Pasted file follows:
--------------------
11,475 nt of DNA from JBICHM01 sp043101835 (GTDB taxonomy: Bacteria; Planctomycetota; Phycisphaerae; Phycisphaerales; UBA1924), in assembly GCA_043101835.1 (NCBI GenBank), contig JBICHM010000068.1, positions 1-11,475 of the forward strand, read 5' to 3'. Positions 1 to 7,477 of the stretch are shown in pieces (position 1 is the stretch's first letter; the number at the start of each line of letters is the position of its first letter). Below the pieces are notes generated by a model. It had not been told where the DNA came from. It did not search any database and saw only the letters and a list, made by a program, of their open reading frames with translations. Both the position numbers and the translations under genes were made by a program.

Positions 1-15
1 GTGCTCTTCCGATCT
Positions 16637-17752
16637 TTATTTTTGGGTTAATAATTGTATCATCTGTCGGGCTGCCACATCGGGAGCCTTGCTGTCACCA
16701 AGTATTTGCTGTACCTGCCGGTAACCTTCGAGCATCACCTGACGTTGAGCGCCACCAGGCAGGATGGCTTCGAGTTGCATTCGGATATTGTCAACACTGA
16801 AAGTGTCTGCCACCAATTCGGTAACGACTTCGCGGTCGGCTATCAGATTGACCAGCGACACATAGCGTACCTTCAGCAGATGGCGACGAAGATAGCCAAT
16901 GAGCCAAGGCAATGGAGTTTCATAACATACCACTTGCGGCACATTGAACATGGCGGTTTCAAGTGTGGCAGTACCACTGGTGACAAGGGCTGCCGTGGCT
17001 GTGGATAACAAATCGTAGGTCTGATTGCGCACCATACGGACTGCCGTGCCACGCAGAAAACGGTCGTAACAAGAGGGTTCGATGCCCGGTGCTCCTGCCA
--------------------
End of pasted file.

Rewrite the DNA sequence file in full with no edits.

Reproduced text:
11,475 nt of DNA from JBICHM01 sp043101835 (GTDB taxonomy: Bacteria; Planctomycetota; Phycisphaerae; Phycisphaerales; UBA1924), in assembly GCA_043101835.1 (NCBI GenBank), contig JBICHM010000068.1, positions 1-11,475 of the forward strand, read 5' to 3'. Positions 1 to 7,477 of the stretch are shown in pieces (position 1 is the stretch's first letter; the number at the start of each line of letters is the position of its first letter). Below the pieces are notes generated by a model. It had not been told where the DNA came from. It did not search any database and saw only the letters and a list, made by a program, of their open reading frames with translations. Both the position numbers and the translations under genes were made by a program.

Positions 1-15
1 GTGCTCTTCCGATCT
Positions 16637-17752
16637 TTATTTTTGGGTTAATAATTGTATCATCTGTCGGGCTGCCACATCGGGAGCCTTGCTGTCACCA
16701 AGTATTTGCTGTACCTGCCGGTAACCTTCGAGCATCACCTGACGTTGAGCGCCACCAGGCAGGATGGCTTCGAGTTGCATTCGGATATTGTCAACACTGA
16801 AAGTGTCTGCCACCAATTCGGTAACGACTTCGCGGTCGGCTATCAGATTGACCAGCGACACATAGCGTACCTTCAGCAGATGGCGACGAAGATAGCCAAT
16901 GAGCCAAGGCAATGGAGTTTCATAACATACCACTTGCGGCACATTGAACATGGCGGTTTCAAGTGTGGCAGTACCACTGGTGACAAGGGCTGCCGTGGCT
17001 GTGGATAACAAATCGTAGGTCTGATTGCGCACCATACGGACTGCCGTGCCACGCAGAAAACGGTCGTAACAAGAGGGTTCGATGCCCGGTGCTCCTGCCA